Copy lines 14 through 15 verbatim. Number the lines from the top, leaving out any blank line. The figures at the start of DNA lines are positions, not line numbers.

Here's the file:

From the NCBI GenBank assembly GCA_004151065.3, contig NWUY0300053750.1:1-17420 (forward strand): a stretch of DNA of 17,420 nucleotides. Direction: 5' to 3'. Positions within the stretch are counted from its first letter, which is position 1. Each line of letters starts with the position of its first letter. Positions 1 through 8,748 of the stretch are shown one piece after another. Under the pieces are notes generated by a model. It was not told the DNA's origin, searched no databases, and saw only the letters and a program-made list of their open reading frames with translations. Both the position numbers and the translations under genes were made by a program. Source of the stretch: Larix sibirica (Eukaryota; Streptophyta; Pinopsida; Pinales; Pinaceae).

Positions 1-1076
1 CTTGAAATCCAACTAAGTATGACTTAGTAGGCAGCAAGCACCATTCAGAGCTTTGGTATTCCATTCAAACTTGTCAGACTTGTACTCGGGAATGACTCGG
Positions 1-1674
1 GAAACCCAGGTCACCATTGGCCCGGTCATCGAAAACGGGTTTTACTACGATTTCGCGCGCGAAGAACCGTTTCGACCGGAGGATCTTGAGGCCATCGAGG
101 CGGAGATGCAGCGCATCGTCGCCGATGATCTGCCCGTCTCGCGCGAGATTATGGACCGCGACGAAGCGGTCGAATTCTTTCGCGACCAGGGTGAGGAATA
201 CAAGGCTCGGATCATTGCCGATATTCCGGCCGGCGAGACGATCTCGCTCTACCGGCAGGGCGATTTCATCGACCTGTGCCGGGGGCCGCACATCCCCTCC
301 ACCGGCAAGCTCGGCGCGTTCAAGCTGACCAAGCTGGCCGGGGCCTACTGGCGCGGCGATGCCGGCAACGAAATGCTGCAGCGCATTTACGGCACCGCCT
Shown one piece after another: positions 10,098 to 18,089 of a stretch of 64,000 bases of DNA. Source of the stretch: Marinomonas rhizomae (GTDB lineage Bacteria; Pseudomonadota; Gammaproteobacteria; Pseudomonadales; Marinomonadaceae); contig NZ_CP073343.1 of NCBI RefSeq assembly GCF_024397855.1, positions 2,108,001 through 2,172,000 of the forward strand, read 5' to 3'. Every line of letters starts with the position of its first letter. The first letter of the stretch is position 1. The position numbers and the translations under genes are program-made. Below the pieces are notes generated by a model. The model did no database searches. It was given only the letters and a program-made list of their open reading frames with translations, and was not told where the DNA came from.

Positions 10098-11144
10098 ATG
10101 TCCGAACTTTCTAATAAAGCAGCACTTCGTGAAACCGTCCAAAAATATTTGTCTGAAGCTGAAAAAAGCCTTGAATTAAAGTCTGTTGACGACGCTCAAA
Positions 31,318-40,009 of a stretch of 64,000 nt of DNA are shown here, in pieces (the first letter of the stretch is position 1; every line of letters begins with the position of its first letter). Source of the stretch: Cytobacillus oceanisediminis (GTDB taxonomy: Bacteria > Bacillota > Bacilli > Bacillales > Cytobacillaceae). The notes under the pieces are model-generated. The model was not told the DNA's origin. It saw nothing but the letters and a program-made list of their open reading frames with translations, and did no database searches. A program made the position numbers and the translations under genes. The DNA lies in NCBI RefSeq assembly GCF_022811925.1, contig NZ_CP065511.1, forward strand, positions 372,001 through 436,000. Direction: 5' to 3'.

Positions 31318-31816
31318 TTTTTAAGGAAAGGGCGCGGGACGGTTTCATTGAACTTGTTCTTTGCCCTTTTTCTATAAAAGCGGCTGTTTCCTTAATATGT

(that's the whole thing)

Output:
Positions 31318-31816
31318 TTTTTAAGGAAAGGGCGCGGGACGGTTTCATTGAACTTGTTCTTTGCCCTTTTTCTATAAAAGCGGCTGTTTCCTTAATATGT